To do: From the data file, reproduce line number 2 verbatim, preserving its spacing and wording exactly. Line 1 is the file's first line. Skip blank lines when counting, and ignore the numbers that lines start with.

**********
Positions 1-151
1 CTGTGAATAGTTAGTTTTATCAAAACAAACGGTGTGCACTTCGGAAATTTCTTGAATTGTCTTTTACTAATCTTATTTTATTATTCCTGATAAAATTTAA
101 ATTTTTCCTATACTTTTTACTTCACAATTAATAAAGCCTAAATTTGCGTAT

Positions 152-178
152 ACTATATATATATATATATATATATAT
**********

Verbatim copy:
1 CTGTGAATAGTTAGTTTTATCAAAACAAACGGTGTGCACTTCGGAAATTTCTTGAATTGTCTTTTACTAATCTTATTTTATTATTCCTGATAAAATTTAA